A phishing campaign is the suspected cause of the hack, which FIFA claims occurred in March, just months after it was the victim of another major cyberattack, which led Russian hacking group Fancy Bears to leak details of failed drug tests by footballers.

Tim Sadler, the co-founder and CEO of email security startup Tessian said the hack appears to be the result of a "classic phishing scam" that duped an unassuming employee.

"Within an organisation that employs thousands of individuals like FIFA, there are thousands of human vulnerabilities for attackers to target and exploit and huge swathes of highly valuable data to exfiltrate," he said.

"To minimise the risk of falling victim to this phishing attack – and any other kind of phishing scam – it is important that FIFA's employees are sceptical and vigilant. In other words, they should expect to be targeted by fraudsters and respond by treating any request for information or payment in their inbox as suspicious, particularly in the aftermath of this breach.

"It is also important that staff are trained on the characteristics of a phishing scam, how they operate and how they can financially and reputationally impact their organisation. However, as FIFA have been hacked twice this year, and strong-form impersonation phishing scams are on the rise and proving increasingly effective, vigilance alone is not enough."

Sadler argued that the best means of defence was using machine learning tools that analyse patterns of behaviour in emails and spotting anomalies that suggest an attempted compromise.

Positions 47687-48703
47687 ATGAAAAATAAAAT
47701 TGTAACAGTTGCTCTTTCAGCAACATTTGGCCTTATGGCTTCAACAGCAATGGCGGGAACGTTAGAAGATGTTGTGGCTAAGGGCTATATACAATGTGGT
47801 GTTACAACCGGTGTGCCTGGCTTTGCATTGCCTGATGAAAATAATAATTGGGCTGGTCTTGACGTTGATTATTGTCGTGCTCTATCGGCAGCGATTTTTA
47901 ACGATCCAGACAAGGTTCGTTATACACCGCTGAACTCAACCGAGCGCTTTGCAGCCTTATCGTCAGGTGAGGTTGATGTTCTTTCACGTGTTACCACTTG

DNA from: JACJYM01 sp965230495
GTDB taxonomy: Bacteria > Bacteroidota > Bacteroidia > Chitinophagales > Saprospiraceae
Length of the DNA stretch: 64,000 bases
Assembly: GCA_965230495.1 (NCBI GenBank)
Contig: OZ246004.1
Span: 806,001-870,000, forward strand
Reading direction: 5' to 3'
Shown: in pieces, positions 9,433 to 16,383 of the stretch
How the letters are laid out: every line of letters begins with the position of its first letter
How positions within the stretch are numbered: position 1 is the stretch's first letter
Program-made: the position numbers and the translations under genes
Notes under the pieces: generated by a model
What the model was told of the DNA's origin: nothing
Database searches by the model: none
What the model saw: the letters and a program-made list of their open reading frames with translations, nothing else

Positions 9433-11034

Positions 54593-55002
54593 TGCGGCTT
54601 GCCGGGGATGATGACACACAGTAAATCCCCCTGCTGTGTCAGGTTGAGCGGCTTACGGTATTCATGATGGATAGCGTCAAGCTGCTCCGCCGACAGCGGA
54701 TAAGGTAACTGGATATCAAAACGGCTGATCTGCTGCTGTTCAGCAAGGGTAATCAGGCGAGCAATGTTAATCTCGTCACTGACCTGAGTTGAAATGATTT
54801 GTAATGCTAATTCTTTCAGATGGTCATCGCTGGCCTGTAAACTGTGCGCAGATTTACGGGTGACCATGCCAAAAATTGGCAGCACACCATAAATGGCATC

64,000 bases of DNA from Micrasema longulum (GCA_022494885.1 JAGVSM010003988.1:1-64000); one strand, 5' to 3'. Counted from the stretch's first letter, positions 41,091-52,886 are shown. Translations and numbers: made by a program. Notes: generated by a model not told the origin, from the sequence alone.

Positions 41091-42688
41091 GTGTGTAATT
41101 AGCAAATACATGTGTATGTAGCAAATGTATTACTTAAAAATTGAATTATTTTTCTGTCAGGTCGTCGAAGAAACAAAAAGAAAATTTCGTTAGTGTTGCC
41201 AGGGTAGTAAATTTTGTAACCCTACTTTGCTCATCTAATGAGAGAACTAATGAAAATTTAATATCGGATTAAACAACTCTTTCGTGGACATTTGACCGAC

Tony Pepper, CEO of Egress Software, echoed Sadler's calls for mitigating such risks through the use of machine learning and expressed sympathy for Infantino's defence. 

"When questioned about the breach, the FIFA President explained that exchanging documents, drafts and ideas is core to his job, and I think we can all relate," said Pepper.

"Very little data actually just stays in a database or on a single server anymore. When sharing documents containing sensitive information, the first thing that should be done is to encrypt emails and attachments in transit and at rest in the mailbox, and add multi-factor authentication and policy controls when additional security is also required. 

"This particular data breach highlights the need for enterprises to review the protections they are putting around unstructured data, especially within emails, meaning that if such sensitive information falls into the wrong hands, the risks of it being exposed is mitigated. Regardless, it’s another example of the risks enterprises are facing; they must review their cybersecurity procedures to ensure this does not happen again."

Simple changes

Simon McCalla, CTO of Nominet, added that simple changes to processes and systems backed up by training and education may have prevented the breach.

"To reduce the risk of users clicking on the 'near to' domains used - such as replacing [email protected] with [email protected] - deploying a robust anti-phishing system will absolutely help, but you can’t rely on defence systems alone," he said

"It's important to educate users on the dangers of phishing and how to spot suspicious emails too. It's also essential to instil a culture of security, where staff are encouraged and enabled to check anything that they’re not sure about.

"Perhaps the most interesting aspect of this hack is that FIFA acknowledged they 'had been unable to find traces of a hack in its computer systems'. This speaks volumes about how hard it is to detect data exfiltration techniques, which are often obfuscated to hide in the massive flows of traffic that leave organisations such as FIFA daily.

"Stricter rules, like GDPR in the UK, would have also expedited the disclosure of the breach thus prompting extra care from businesses."